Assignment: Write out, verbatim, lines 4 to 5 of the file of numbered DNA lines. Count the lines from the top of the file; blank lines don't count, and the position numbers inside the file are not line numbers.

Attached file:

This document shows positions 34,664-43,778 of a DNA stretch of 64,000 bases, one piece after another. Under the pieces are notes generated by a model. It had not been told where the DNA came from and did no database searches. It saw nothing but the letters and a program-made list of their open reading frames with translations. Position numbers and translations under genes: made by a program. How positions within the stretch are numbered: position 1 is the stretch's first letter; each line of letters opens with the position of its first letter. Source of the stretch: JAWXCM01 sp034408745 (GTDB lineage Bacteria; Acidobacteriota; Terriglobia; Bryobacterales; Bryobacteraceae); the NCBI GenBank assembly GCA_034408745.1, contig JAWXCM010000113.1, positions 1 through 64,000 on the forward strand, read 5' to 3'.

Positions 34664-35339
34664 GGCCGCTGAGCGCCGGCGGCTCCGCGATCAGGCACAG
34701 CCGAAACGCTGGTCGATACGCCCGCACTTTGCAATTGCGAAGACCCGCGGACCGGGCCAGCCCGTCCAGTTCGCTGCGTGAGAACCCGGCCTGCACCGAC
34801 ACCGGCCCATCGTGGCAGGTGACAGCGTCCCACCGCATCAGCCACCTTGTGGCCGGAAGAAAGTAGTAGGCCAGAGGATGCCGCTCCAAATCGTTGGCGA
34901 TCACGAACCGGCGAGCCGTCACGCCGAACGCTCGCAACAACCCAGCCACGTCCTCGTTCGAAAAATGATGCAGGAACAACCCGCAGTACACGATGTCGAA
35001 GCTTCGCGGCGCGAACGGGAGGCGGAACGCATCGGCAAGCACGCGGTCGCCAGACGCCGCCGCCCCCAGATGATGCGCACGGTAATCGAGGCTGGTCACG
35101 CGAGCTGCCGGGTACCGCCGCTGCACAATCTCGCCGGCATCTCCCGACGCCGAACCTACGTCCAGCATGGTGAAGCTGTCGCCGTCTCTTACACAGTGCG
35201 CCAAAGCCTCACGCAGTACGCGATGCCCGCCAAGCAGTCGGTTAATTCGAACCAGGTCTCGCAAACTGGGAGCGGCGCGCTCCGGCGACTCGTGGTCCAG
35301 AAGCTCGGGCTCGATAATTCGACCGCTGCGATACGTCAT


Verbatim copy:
34701 CCGAAACGCTGGTCGATACGCCCGCACTTTGCAATTGCGAAGACCCGCGGACCGGGCCAGCCCGTCCAGTTCGCTGCGTGAGAACCCGGCCTGCACCGAC
34801 ACCGGCCCATCGTGGCAGGTGACAGCGTCCCACCGCATCAGCCACCTTGTGGCCGGAAGAAAGTAGTAGGCCAGAGGATGCCGCTCCAAATCGTTGGCGA